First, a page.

The principal, Rocker (Marshall Bell), and the rest of the community want to pull plug. An issue of freedom-of-expression You bet. The ACLU sends legal advisor Cricket Feldstein (Amy Poehler) to make sure that the show goes on. It does, and “Hamlet 2” proves an entertaining multi-media show.

Several of Dana’s bright and reliable students, among them Rand Rosin (Skylar Astin) and Christian (Phoebe Strole), are gay, even if they have not come out yet. However, the school’s demographics changes, when the new semester brings tyro students-and from Dana’s POV new recruits. If the drama club grows, it’s not so much a reflection of an increased interest in the subject, but of a more prosaic one: the cancellation of classes held in asbestos-laden portable rooms.

Hence, the formerly white-bread group is now more colorfully diverse, but also more divided, with the addition of Latino “gangbangers.” Soon, Dana proudly unleashes the acting talent in such hostile pupils as Octavio (Joseph Julian Soria), casting him as Hamlet, while adding other Latinos to the ensemble.

Vive la petite difference: Since originality is called for, in the sequel “Hamlet 2,” Dana takes a liberating and innovative approach by reversing the deaths (and other “minor” details) in Shakespeare’s play as we know it. The show also includes portraitures of Hillary Clinton, Einstein, and Jesus Christ (played by Dana), who walk-on-water in the production number “Rock Me Sexy Jesus,” accompanied by the Gay Men’s Choir of Tucson.

It’s too bad that the gifted supporting cast doesn’t get much to do. Catherine Keener, an actress deft in comedy and drama, plays Brie, Dana’s angry, sharp-tongued wife, who’s fed up with their impoverished life; unable to pay for the house, they’re forced to have a lodger. David Arquette is assigned the small role of Gary, the school’s gym instructor and the couple’s boarder.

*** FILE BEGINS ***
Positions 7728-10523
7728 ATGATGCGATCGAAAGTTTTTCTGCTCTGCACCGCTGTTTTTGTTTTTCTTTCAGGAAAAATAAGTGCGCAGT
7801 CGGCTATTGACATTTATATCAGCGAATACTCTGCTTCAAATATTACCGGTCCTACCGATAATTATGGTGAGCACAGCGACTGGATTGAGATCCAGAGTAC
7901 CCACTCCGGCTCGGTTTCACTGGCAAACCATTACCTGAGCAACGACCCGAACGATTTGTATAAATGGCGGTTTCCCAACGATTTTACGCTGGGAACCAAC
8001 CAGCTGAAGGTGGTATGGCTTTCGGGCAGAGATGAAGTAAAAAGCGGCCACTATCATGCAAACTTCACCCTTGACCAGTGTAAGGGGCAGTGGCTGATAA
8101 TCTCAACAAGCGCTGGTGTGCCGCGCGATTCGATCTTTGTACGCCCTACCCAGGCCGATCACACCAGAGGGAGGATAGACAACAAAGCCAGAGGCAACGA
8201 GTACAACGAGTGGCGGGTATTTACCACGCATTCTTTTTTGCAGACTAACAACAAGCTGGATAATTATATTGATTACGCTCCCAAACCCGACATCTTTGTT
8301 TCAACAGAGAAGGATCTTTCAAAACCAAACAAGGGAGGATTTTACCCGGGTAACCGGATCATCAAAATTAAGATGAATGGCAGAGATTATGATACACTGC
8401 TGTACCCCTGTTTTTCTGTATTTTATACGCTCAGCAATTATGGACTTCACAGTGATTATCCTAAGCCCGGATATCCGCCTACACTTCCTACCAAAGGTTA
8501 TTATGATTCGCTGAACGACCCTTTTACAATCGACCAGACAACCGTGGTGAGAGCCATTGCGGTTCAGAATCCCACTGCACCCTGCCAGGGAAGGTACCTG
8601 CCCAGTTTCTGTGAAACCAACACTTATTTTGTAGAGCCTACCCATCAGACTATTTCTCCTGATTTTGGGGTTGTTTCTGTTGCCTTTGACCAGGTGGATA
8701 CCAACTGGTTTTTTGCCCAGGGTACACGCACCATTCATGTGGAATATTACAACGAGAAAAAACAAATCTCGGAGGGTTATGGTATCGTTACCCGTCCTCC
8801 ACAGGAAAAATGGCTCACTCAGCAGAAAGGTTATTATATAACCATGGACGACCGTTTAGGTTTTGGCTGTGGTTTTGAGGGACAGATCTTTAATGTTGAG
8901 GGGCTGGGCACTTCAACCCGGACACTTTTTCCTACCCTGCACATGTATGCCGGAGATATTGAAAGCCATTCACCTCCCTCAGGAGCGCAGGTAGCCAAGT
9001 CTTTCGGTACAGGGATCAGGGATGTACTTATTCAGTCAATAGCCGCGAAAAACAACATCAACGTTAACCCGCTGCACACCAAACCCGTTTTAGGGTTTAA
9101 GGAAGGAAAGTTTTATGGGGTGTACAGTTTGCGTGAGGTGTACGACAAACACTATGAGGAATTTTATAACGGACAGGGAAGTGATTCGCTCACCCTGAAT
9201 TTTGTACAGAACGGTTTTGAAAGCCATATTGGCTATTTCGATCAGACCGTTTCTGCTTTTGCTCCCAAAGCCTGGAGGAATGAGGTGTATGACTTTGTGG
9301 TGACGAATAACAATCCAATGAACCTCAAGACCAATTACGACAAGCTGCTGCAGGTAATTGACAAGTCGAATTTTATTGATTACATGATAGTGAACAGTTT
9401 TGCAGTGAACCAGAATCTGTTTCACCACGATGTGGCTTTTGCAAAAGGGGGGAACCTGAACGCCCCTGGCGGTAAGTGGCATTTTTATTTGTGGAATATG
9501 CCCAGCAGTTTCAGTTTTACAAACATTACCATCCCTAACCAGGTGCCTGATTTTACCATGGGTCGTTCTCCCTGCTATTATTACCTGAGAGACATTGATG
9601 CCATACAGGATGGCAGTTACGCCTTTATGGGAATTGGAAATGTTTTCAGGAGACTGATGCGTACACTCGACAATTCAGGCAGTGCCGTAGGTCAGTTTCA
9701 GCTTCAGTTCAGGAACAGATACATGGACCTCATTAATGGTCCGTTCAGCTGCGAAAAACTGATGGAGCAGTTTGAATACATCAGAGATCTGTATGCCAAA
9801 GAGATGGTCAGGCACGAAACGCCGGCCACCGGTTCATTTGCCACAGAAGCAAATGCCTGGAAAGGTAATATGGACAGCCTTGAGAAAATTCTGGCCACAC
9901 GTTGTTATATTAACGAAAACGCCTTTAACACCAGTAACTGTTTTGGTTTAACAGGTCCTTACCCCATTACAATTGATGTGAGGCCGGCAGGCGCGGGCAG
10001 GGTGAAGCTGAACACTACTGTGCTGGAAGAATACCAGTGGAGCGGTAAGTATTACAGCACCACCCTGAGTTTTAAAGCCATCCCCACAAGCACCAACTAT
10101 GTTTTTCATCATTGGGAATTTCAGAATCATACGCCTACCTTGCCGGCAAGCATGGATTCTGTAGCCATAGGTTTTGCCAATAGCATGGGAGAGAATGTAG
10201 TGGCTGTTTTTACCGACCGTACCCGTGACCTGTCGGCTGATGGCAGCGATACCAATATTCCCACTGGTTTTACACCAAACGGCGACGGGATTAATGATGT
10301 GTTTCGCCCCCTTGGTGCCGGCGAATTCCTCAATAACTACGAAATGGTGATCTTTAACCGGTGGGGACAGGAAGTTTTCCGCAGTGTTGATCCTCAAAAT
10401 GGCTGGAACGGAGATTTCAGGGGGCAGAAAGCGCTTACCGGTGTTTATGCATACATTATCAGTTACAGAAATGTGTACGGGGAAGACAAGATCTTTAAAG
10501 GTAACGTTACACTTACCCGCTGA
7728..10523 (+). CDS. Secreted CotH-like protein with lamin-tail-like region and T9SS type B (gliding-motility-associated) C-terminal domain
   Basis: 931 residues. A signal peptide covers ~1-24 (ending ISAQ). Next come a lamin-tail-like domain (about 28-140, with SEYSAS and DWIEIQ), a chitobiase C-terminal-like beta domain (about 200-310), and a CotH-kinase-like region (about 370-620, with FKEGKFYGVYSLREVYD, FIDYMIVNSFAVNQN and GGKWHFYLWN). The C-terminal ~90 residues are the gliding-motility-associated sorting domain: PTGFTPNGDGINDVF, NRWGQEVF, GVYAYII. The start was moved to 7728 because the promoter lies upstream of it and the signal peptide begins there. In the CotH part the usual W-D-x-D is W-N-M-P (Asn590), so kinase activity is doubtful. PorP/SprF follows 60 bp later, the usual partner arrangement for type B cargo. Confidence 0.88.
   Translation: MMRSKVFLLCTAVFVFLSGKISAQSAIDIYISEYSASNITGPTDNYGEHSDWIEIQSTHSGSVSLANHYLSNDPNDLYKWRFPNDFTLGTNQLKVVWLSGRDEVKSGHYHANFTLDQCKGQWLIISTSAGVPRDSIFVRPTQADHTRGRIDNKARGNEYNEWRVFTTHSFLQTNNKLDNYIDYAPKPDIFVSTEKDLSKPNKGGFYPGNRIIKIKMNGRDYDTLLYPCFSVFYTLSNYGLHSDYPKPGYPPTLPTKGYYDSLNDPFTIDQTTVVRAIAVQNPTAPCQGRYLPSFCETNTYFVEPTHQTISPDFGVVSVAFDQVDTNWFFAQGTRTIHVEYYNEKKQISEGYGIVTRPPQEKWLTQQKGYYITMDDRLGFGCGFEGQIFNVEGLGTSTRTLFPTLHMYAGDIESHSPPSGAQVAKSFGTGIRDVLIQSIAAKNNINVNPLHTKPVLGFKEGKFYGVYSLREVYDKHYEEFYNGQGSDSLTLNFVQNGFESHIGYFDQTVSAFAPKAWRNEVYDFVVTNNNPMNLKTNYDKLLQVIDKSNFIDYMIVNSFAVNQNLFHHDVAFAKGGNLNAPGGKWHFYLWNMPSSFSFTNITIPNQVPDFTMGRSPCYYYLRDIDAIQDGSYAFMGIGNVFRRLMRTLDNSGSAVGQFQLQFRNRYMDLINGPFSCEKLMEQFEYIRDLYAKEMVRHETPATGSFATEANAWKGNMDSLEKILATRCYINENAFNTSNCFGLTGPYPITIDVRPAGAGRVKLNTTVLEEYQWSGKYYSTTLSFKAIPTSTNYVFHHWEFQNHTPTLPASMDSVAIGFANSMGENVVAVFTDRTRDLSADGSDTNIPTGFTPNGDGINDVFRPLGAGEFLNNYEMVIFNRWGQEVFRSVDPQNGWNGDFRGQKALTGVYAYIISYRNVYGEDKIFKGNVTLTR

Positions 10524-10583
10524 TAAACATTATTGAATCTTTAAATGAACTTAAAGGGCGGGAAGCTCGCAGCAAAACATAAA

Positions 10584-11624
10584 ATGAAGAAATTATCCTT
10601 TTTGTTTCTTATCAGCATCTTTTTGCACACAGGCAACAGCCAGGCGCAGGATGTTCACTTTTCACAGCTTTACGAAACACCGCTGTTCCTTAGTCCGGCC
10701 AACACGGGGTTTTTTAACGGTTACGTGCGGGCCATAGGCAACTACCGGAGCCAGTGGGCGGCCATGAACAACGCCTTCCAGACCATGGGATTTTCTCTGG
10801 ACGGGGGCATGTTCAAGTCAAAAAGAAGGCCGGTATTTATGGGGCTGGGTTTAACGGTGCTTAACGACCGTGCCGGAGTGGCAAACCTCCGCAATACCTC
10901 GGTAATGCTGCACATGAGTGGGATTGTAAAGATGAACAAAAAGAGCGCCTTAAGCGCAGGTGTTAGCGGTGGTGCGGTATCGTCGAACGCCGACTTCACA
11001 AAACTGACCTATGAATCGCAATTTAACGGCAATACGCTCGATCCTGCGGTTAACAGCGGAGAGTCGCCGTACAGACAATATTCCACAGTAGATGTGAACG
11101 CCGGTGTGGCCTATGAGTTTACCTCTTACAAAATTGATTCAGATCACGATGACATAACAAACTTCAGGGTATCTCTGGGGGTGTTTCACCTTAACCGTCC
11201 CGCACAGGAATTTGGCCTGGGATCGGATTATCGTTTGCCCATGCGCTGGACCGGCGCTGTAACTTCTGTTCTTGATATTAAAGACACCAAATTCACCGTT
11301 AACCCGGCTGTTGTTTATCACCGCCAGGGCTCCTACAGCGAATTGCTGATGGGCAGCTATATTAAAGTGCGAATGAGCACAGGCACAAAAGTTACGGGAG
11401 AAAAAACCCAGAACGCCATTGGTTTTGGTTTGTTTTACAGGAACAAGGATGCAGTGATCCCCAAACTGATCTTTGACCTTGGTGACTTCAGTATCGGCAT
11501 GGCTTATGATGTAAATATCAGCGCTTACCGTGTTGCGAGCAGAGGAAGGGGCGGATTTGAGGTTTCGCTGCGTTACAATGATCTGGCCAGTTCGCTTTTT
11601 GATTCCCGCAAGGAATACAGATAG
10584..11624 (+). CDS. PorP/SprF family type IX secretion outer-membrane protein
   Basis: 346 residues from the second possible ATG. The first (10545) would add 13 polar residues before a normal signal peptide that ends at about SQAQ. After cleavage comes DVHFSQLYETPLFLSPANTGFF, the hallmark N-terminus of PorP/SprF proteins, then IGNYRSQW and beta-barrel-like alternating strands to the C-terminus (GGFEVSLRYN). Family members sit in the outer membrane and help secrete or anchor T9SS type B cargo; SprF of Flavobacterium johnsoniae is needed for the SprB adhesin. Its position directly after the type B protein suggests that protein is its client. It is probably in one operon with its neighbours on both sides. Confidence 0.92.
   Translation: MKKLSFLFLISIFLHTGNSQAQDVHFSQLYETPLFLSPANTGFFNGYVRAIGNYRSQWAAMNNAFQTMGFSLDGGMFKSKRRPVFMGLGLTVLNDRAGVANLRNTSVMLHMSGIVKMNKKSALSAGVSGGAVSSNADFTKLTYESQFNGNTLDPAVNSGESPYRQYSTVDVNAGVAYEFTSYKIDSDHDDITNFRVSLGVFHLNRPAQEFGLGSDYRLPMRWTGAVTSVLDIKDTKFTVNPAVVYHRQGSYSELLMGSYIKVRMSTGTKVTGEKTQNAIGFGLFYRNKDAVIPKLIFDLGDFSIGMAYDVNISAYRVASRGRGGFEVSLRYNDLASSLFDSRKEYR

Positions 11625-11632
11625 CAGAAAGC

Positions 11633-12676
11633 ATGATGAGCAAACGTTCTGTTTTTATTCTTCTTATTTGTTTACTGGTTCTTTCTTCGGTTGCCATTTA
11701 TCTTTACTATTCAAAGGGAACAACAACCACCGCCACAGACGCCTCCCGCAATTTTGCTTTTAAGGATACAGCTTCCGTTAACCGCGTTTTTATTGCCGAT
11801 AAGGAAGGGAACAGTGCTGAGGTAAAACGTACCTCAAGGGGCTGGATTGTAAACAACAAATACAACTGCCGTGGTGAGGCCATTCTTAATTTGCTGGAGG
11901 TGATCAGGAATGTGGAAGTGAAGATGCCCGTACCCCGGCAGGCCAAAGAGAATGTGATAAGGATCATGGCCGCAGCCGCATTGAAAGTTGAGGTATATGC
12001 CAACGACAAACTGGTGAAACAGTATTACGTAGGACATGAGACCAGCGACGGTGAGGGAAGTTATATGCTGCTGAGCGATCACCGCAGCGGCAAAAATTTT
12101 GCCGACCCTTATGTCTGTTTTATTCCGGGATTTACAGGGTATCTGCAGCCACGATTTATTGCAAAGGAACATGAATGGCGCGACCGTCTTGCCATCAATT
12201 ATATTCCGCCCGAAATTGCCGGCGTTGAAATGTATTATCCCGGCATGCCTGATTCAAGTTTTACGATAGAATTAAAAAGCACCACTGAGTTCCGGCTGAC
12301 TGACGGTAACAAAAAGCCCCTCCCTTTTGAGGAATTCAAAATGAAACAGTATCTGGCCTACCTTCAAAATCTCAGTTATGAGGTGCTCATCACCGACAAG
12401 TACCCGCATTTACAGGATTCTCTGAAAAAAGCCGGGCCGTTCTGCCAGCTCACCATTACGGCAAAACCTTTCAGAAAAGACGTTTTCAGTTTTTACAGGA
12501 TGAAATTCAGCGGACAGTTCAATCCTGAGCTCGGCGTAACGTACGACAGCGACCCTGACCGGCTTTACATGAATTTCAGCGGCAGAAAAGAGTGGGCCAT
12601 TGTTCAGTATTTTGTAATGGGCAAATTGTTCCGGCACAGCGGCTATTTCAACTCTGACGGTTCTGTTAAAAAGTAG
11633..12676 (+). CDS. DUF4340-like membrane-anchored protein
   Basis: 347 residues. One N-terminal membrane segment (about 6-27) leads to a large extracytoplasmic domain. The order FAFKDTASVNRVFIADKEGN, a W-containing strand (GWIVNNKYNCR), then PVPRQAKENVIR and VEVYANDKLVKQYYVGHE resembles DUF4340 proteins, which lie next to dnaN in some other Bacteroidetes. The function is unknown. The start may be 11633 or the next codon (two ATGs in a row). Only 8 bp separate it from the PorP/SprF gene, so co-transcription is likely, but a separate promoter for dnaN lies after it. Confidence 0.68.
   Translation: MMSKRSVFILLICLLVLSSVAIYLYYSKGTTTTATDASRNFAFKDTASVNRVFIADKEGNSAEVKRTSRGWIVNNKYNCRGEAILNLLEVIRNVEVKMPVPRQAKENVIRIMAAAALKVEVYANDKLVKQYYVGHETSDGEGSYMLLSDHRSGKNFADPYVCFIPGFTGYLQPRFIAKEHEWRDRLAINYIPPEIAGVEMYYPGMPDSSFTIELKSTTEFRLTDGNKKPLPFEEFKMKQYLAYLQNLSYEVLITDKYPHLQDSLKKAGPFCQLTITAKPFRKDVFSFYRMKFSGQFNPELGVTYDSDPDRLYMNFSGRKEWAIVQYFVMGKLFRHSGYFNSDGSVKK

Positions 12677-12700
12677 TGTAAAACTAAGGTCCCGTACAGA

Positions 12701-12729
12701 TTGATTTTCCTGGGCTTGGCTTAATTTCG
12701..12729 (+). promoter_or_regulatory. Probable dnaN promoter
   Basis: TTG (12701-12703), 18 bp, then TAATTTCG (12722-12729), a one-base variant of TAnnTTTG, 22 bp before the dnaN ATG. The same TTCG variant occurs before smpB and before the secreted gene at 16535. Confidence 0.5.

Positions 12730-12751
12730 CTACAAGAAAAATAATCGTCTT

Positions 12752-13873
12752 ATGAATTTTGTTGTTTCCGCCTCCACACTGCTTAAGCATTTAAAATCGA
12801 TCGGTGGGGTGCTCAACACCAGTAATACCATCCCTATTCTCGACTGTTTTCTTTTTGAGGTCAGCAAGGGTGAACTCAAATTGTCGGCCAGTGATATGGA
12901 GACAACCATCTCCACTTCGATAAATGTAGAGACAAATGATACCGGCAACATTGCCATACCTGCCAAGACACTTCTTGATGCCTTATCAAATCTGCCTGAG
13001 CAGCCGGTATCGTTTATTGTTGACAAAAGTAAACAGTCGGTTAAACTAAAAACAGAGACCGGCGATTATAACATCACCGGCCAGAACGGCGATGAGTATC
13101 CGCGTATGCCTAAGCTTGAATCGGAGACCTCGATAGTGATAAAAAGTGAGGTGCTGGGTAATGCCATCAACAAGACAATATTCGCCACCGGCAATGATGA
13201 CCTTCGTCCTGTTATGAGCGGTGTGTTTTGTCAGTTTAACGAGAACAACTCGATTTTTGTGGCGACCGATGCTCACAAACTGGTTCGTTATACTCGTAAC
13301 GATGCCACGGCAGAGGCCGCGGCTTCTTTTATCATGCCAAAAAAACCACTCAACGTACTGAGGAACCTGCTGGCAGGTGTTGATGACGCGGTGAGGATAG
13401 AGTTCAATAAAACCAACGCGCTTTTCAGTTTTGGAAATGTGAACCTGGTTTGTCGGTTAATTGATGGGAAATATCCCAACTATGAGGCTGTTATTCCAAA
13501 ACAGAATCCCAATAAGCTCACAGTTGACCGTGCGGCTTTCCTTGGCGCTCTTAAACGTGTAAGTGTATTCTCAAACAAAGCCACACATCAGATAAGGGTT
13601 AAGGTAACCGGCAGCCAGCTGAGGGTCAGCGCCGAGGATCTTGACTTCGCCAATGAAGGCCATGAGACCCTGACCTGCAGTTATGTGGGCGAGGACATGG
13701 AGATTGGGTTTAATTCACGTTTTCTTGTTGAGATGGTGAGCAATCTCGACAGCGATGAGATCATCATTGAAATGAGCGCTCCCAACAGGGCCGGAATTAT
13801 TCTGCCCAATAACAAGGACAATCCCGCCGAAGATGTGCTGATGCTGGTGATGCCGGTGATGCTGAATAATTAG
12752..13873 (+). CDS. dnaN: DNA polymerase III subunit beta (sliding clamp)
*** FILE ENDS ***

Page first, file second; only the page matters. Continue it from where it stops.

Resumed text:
But some of the gimmicky casting doesn’t work. Elisabeth Shue plays a character named “Elisabeth Shue,” who’s given up acting to be a nurse in Tucson. The strategy is similar to Soderbergh’s using Julia Roberts as an actress like her in “Ocean’s Twelve,” a trick that also didn’t pay off.

Like every Fleming feature, “Hamlet 2” has dead spots, in which the humor gets too obvious, with too many recycled jokes. However, production values of the film, which moves rather fast for most of its 92-minute duration, are polished, particularly Tony Fanning’s witty production design, which is a bright, funny send-up of Tucson, Arizona.

The comedy will be particularly appealing to those viewers (like me), who have participated as students in amteur dramatic clubs.

End Note: Melonie Diaz, Rising Star

It may be a coincidence, or just the beginning of a bright career, but in the course of a week, I saw Melonie Diaz in at least three vastly Sundance movies: the communal comedy “Be Kind Rewind,” as an aggressive entrepreneur; the romantic drama “American Son,” as the protagonist’s shy girlfriend, and “Hamlet 2,” as a member of the school.

Cast:

Steve Coogan Catherine Keener David Arquette Marshall Bell Melonie Diaz Joseph Julian Soria Skylar Astin Phoebe Strole Michael Esparza Arnie Pantjola Natalie Amenula Nat Faxon Shea Pepe Elisabeth Shue Amy Poehler Credits

Focus Features release of an L+E Pictures production. Produced by Eric Eisner, Leonid Rozhetskin, Aaron Ryder. Executive producers: Albert Berger, Ron Yerxa, Michael Flynn. Directed by Andrew Fleming. Screenplay, Fleming, Pam Brady. Camera: Alexander Gruszynski. Editor: Jeff Freeman. Music: Ralph Sall. Production designer: Tony Fanning. Costume designer: Jill Newell. Art director: Guy Barnes. Set decorator: Wendy Barnes. Sound: Paul Cusak.

Running time: 92 Minutes.